Thunderbolts #1

Story by
Art by
Steve Dillon
Colors by
Letters by
Joe Sabino
Cover by
Marvel Comics

Daniel Way and Steve Dillon usher in a new era of violence and vitriol in the pages of "Thunderbolts" #1. Following Brian Michael Bendis' model for team construction, Way reaches out to recruit Venom, Elektra, Punisher, Deadpool and a somewhat mysterious (yes, there is plenty of speculation on the internet) woman to join General Thunderbolt Ross in battle. Who they're battling or will battle isn't very clear yet, but the all-star team of über-violent antiheroes contains an interesting enough mixture of fan favorites to at least get hands to pick this book up for a quick look.

General Ross is also the Red Hulk. Sure, he's mostly Ross throughout "Thunderbolts" #1, but the team isn't quite a team in this first issue, so there is plenty to look forward to as Way presses the advantage of pooling together some of Marvel's most violent properties. This book is unabashedly violent, although it mostly features General Ross going on the comic book superhero team equivalent of college football recruiting visits. Way's Ross is cool, calm and collected. A man who uses his knowledge and experience to influence rather than sweet-talking or coercing others to join his cause, Way makes Ross a brilliant recruiter on par with Nick Saban or Jim Tressel. Of course, that cause needs a little more definition before any one of these characters signs on, but this is merely the first twenty pages in a much longer tale.

The art on "Thunderbolts" #1 is colorful and expressive, filled with furrowed eyebrows and sideways glances. Guru eFX throws five-o'clock shadows on Punisher and Ross, adds texture to the concrete walls and heat to the explosions. While I like Dillon's open, detailed style (and have since way back on his days drawing "Animal Man") and expressive characters, some of his characters' faces share structure too similar to be anything but related. For the most part, those characters are largely dismissible and the only other grievous offense Dillon perpetrates is to pepper "Thunderbolts" #1 with tomatoey explosions of terminal wounds.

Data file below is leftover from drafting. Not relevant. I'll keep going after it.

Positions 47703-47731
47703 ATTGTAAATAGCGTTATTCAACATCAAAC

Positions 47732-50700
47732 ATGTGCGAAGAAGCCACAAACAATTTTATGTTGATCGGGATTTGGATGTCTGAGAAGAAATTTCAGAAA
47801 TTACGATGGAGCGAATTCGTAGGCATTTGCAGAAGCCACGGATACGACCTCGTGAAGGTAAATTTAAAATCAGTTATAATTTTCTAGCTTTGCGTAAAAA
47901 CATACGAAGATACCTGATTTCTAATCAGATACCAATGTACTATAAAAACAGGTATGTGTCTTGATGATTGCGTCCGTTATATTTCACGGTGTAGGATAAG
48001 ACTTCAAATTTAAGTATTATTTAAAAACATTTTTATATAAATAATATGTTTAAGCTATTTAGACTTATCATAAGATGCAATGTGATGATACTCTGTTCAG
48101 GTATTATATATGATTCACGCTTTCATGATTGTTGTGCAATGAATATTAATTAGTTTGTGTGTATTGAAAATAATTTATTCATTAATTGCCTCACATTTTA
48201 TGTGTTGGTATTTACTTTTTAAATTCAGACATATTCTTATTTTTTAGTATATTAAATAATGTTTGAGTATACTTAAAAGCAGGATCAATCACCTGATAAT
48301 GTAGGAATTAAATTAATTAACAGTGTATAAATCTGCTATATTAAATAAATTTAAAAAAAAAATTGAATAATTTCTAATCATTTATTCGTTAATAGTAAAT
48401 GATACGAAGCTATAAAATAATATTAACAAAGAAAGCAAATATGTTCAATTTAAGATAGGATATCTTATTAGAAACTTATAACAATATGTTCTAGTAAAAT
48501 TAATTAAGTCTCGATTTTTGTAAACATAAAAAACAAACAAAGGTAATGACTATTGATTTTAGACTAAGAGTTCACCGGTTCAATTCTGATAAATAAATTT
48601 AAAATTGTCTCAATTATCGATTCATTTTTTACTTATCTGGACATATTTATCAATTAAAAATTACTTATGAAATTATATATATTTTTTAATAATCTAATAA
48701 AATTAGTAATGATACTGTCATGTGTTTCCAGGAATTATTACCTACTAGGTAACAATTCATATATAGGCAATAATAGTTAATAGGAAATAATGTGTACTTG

Another good offering from the Marvel NOW! collection, "Thunderbolts" #1 is most likely to find an audience in fans of Punisher, Deadpool or "Uncanny X-Force." The collection of characters is not my usual band of favorites, but I'm interested enough to see what motivation Way feeds this team through Ross in order to get them to cooperate. The combination of mystery and good art in a book that brings together characters I wouldn't regularly pay to read about in their solo adventures has me intrigued. The fact that Marvel has elected to make "Thunderbolts" one of their more affordable Marvel NOW! titles is enough to encourage me to come back for the second issue at the very least. Bang for the buck right there. It's also worth pointing out that "Thunderbolts" shares the moniker of the team's apparent leader, a gimmick that's every bit as fun as it is silly.

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